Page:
The Highland Romantic revival that culminated in King George's 1822 visit to Scotland brought a sudden demand for tartan dress through the whole of Scotland. The highlight of the trip was a grand Highland Ball, hosted by the peers. Invitations requested that all guests don ancient Highland garb for the occasion, since the king would also be wearing a kilt. Thus Lowland nobles frantically scrambled to find some distant Highland ancestry so that the tailors in Edinburgh could craft them suitable tartan kilts for the ball. No longer limited to the Highlands and isles, the tartan kilt was elevated from primitive costume to national dress almost overnight, now signifying clan, rather than regional, affiliations.
Following the Royal visit, several books appeared to document tartans. The Vestiarium Scoticum, the first publication showing plates of clan tartans, appeared in 1842. Written by a man who claimed to be the grandson of Prince Charles Edward Stuart and Princess Louise of Stolberg, John Sobieski Stuart, the book purported to be a reproduction, with colour illustrations, of an ancient manuscript of the clan tartans of Scottish families. Despite the fact that the book was denounced as a forgery shortly after its publication, it generated a great deal of enthusiasm for clan tartans and paved the way for a number of similar books.
Twenty years after her uncle visited Scotland, Queen Victoria and her husband, Prince Albert, made their first trip to the Highlands. The couple was so delighted with Celtic design that when they bought Balmoral Castle in Aberdeenshire in 1848, Prince Albert decorated its entire interior with huge swathes of tartan. For the carpets he used the red Royal Stewart and the green Hunting Stewart; for curtains and upholstery he employed the Dress Stewart. The Royal couple spent a great deal of leisure time at their estate, where they hosted many "Highland" activities. Victoria dressed her children in kilts and surrounded herself with pipers while Albert developed a passion for the Highland Games.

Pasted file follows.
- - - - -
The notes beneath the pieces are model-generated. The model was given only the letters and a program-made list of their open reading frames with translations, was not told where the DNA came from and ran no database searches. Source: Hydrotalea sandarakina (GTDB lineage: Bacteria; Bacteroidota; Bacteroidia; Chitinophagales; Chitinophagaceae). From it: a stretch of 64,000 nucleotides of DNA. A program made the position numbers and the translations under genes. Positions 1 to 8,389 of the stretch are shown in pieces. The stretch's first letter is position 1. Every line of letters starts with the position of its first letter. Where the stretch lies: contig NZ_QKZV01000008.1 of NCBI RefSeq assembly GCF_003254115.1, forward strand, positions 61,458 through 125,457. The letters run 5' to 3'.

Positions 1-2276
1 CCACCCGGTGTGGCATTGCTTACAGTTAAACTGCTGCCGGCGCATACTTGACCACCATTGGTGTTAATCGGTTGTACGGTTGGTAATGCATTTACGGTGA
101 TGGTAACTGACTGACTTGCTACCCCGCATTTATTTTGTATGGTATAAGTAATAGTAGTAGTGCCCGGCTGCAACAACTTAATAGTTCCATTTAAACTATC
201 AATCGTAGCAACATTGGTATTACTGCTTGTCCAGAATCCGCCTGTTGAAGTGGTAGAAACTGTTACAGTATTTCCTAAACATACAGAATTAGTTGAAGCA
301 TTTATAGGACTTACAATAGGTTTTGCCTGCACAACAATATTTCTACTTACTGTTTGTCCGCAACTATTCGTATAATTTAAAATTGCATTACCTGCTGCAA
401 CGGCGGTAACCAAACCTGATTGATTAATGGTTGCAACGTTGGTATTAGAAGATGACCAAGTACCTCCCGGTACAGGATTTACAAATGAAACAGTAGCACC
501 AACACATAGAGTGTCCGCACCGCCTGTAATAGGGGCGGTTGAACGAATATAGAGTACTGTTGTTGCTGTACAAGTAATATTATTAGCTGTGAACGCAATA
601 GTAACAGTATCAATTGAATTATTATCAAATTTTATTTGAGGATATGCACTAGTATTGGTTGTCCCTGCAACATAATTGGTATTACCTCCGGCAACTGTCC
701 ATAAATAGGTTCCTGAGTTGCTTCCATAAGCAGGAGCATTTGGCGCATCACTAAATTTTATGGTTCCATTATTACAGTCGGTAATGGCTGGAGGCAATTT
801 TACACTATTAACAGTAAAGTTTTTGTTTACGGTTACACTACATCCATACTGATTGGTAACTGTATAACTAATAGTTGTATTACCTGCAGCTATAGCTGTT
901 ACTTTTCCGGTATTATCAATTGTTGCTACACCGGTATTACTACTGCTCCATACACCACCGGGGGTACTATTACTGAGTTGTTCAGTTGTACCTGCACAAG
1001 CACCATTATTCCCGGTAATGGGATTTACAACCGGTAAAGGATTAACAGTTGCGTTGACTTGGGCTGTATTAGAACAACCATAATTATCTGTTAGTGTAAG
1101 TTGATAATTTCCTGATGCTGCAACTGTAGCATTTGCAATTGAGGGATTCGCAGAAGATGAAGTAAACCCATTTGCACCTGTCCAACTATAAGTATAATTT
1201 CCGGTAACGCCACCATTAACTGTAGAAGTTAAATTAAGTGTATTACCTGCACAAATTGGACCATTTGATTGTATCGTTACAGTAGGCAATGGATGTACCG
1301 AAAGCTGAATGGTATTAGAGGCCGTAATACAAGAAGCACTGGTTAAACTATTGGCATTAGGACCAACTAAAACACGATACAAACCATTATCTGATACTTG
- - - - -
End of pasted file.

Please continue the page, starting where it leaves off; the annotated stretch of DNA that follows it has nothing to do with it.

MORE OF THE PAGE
During the Victorian and Edwardian era, tartan shifted from being mainly a component of men's clothing to become an important part of women's fashion as well. Because of its association with the aristocracy and the military, tartan developed an air of dignity and exclusivity. The Burberry check, for example, was born in the 1920s, and has become instantly recognizable around the world as a symbol of sophisticated, refined fashion. Tartan also made a resurgence in the punk fashion movement of the late 1970s. By wearing the tartan in an unorthodox and ironic way, British youth expressed their discontent with modern society and transformed it into a symbol of anti-establishment.
Today, the clan tartan is an important emblem of the Scottish clan. Almost all clans have several tartans attributed to their name, and many have official tartans. Although anyone can create a tartan and name it anything they wish, only a clan chief can make an official clan tartan. In some cases, the clan tartan is then recorded and registered by the Lord Lyon King of Arms, the Crown minister responsible for regulating heraldry, who would then record it in the Lyon Court Books. Tartans can also be created for individuals, families, institutions, corporations, events, and more. Many military units, especially those within the British Commonwealth, utilize tartan in their dress uniforms.
British Parliament created an official tartan registry in 2008. The Scottish Register of Tartans, maintained and administered by the National Archives of Scotland in Edinburgh, aims to provide a definitive and accessible resource to promote and preserve tartan while serving as the definitive source for the registration of new tartans. Its original database was composed from the registers of the Scottish Tartans Authority and the Scottish Tartans World Registry, which had respectively compiled 3,500 and 3,000 tartans.Visit the Scottish Register of Tartans at TartanRegister.gov.uk